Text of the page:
Advocate for workers at the local, regional and national level

The PM Coalition has been active not only in advocating for working class issues on the national scope but also on the regional and local levels. Wherever workers stand up and fight for their rights and welfare, the PM Coalition strives to be in support of their struggles.

In Calabarzon or Region IV-A, the PM Coalition has been collaborating with workers associations to conscienticize a new generation of labor leaders and organizers. New forms and methods of labor organizing and political education are being developed to confront the changed realities brought about by globalization among the workers in Calabarzon. The PM Coalition has been conducting labor education seminars and political study sessions among workers in Rizal, Cavite, Laguna and Batangas since its founding.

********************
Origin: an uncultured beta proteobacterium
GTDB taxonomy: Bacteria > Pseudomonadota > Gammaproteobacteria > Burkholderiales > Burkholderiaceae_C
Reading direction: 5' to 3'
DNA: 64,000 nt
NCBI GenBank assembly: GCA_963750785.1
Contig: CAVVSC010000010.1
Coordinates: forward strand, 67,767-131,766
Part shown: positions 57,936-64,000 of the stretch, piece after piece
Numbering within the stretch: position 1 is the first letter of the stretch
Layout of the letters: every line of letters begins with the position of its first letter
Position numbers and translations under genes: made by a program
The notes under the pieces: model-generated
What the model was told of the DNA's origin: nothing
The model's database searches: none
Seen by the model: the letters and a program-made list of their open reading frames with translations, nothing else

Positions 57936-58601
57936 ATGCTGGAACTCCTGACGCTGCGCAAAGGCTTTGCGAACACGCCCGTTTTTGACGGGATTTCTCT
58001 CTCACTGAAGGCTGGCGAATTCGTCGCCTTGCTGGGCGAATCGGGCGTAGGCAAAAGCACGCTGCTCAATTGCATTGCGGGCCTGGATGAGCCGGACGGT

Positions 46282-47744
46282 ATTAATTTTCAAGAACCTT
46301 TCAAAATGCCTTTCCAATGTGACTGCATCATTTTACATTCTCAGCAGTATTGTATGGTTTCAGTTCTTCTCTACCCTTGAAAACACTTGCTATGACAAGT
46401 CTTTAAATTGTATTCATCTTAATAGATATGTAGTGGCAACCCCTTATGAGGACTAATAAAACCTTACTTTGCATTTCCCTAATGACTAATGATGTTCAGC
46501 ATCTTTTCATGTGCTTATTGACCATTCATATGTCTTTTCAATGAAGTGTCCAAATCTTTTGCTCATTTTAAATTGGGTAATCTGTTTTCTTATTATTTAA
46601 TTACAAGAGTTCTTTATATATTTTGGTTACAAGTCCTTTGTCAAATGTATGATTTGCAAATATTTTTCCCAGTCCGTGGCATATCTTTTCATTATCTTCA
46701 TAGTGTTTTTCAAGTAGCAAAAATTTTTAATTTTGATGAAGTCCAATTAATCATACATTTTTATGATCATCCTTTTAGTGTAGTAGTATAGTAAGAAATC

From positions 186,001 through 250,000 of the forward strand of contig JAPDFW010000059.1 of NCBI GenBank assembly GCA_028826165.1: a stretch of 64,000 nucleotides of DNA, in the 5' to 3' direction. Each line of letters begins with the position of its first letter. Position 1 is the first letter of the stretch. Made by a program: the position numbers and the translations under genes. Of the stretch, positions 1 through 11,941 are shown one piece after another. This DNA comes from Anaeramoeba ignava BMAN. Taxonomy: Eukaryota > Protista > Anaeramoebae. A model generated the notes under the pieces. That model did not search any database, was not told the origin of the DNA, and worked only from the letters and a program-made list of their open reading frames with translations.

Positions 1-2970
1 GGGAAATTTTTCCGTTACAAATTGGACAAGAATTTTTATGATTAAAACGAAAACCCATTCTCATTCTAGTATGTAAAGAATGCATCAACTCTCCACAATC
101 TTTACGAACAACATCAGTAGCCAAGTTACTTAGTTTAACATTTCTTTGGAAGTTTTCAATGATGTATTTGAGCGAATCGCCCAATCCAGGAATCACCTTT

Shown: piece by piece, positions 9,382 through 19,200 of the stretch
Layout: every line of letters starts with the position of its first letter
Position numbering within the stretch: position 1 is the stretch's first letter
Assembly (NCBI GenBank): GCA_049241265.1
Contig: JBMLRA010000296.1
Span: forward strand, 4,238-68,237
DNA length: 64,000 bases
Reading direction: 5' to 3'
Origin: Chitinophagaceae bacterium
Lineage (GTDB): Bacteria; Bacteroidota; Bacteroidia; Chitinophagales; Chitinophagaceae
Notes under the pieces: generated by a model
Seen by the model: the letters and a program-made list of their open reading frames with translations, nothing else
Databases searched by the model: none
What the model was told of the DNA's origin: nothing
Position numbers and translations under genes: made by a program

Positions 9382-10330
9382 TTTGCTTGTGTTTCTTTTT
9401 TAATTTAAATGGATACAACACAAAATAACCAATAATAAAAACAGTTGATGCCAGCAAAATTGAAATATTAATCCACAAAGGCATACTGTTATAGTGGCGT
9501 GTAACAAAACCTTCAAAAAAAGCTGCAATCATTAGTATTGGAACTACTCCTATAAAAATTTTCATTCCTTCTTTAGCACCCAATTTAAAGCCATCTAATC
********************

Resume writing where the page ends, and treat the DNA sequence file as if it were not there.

Meanwhile in Cebu, the PM Coalition is working hand-in-hand with export zone workers in protecting labor rights and welfare in the Mactan Economic Zone and nearby industrial areas. After more than three decades in existence, no single union with a collective bargaining agreement presently exists in the Mactan ecozone which is the second biggest in the country. In a pioneering experience, regular and agency workers of Blaze Manufacturing Corp.—with support from the PM COALITION—formed two separate unions and won the respective certification elections despite management interference. In response, Blaze management shutdown the factory and then later reopened it with a controversial clearance from the Philippine Export Processing Zone Authority (PEZA). The PM Coalition and its constituent groups picketed the PEZA national office in Metro Manila in support of the Cebu workers.